Schmidt & Bender 8x56 Klassik
- 4 Comments
- Last updated: 13/12/2016
Fixed power scopes are not that popular in the UK, as we mainly tend to go for variables. I certainly do, as I like the ability to be able to dial up/down according to my need. But to be brutally honest; think for a moment what power you use to shoot most animals; I bet it’s around 7-9, given most are taken from some form of supported position – sticks, high seats or even vehicles. So something around that figure in a simpler package might be useful.
Most of my night shooting is on rabbits and hares is with my 17HMR Ruger All-Weather and in most cases I set the variable to x7 or 8, which is about right for low light work. So it occurred to me that something more dedicated might be the ticket. Being very much a fan of European glass, and also not spending any more money than I have to, Schmidt & Bender sprung to mind as they are by far the cheapest of the quality makes but with no loss of ability when compared to other market leaders.
So what better for night work than their 8x56 Klassik that is made in Hungary? This also brings the cost down as labour is cheaper, but not the quality as all components are supplied by Germany with the end result being identical.
The 8x56 has a 30mm body tube and its big objective bell sits easily on the Ruger in a set of their high rings, even with a Butler Creek lens cap fitted. A 1” tube version is also available, however this will place the optic nearer the barrel, so higher mounts are in order. Turrets are the old-style with the basic reticule, position indicator dial included. The drums are medium height, easy to dial and set under caps, as is proper for a hunting scope.
All The Sixes
Click values are 1cm @ 100m, with 28 per turn (11”) with six, full rotations (66”) available. At the rear is a fast-focus eye piece, twilight factor is 21.1 and field of view (FOV) at 100 yards is 15 feet and apart from the superior lens quality and solid build that’s your lot. First impressions are a big optic as the Klassik is not short at 14.6” nor light at 22 oz. However, for my intended use that made no never mind.
Reticule choice covers nine options, from the three, tapered posts of the #1 to the Varmint grid of the #8. I went for the #7 which I consider to be the best, which shows thick posts at 3, 6 and 9 o’clock with a fine cross hair coming down from 12 o’clock. Subtension of this at 100 yards is just shy of the width of a fired, 12-bore case, as once zeroed I was using these as targets. Perhaps a tad coarse but easily visible and hard to lose in any light. Plus still a lot smaller than a rabbits head, so more than good enough.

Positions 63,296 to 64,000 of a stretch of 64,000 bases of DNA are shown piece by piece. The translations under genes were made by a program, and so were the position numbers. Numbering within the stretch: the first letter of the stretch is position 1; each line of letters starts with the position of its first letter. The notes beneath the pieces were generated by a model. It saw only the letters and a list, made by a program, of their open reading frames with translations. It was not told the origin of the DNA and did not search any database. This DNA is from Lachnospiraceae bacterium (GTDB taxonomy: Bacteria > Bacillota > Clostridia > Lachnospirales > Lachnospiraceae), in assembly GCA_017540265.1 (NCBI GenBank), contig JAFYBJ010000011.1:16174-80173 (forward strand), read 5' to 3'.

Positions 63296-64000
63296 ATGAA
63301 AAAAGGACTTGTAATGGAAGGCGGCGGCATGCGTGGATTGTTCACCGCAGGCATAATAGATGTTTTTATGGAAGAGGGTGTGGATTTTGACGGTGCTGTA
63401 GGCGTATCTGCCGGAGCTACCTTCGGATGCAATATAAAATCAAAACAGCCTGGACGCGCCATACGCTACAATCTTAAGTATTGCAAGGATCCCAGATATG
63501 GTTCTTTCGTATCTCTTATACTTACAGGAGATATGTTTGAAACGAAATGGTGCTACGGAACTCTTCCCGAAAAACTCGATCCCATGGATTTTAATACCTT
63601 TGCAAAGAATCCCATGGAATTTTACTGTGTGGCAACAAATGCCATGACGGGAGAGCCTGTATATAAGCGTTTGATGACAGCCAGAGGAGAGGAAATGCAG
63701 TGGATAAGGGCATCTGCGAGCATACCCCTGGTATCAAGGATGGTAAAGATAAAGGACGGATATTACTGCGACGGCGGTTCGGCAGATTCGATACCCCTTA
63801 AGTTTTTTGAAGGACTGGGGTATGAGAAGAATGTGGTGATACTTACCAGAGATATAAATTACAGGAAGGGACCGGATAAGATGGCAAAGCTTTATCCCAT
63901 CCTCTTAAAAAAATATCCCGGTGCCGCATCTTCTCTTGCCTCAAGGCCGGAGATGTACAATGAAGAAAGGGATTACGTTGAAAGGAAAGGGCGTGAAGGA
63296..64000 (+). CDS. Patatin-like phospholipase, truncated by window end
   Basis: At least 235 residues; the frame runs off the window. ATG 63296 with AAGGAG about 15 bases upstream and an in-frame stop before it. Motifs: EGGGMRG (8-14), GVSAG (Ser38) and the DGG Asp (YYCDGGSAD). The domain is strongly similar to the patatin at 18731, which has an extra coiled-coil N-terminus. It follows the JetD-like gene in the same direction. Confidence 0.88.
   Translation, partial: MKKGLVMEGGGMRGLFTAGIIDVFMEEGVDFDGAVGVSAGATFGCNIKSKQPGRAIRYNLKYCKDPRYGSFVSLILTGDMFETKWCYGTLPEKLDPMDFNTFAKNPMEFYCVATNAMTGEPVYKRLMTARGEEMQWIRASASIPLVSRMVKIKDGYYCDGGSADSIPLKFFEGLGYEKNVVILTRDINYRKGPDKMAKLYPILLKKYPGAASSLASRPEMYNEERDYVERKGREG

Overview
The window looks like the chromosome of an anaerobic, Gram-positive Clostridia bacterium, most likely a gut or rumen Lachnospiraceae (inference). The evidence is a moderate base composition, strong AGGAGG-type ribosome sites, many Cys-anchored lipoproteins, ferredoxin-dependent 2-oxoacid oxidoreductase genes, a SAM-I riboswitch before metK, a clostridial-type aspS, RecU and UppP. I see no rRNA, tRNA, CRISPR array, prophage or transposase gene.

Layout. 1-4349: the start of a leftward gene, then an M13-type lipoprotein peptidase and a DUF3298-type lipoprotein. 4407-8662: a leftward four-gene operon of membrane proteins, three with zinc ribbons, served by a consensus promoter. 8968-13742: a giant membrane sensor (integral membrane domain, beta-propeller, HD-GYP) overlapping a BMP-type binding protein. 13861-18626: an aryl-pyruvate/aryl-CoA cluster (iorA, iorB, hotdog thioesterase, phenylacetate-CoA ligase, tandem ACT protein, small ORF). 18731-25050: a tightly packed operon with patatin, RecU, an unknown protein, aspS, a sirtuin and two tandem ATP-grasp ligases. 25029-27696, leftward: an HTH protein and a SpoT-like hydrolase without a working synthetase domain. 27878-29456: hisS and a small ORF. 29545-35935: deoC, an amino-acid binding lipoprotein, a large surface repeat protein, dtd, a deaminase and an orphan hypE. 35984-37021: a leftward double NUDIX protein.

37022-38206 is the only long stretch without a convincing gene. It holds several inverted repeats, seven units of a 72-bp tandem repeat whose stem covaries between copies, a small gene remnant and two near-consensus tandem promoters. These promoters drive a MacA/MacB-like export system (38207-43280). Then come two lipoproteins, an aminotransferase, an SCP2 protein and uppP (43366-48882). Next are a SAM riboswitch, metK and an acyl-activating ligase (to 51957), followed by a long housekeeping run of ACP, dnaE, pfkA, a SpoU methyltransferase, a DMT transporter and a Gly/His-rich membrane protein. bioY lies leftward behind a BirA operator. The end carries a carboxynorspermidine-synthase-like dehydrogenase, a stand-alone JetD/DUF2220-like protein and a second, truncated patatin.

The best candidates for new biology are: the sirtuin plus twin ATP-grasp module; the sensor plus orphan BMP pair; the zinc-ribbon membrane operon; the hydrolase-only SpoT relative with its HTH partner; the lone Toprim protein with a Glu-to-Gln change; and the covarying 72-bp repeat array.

My 17HMR is capable of ½” at 100 yards and the Schmidt did not change that, so after zeroing and a bit of fun with the 12-bore cases it was time to go out. Rabbits were thin on the ground that night, as I only got ten but the Klassik showed its quality with excellent low light performance with the longest shot out to 153 yards. Often as not, as the light was going, I would see a target which looked a bit dark and swing onto it. Once in the scope it was not only easier to see but also apparently brighter in terms of contrast.
For my rimfire needs, which are often from a truck or sitting in the back of one at night; the 8x56 proved a highly effective optic. Likewise if you do a lot of high seat work on deer, or shoot over longer distances; its medium/high power and large objective will allow good shots dawn to dusk.
The Schmidt & Bender 8x56 Klassik is a simple design whose high quality build and components combine to make what might be considered the ultimate, fixed power scope. This model is also offered in 6x42 and 10x42 versions.
• Superior quality
• A bit mission specific
• Consider a fixed power
£506 (1” body tube)
Buy & Sell Online. Advertise your guns and accessories and be seen by 1000’s of buyers..... Buying a Gun or Accessory, Choose from 1000's of items for sale....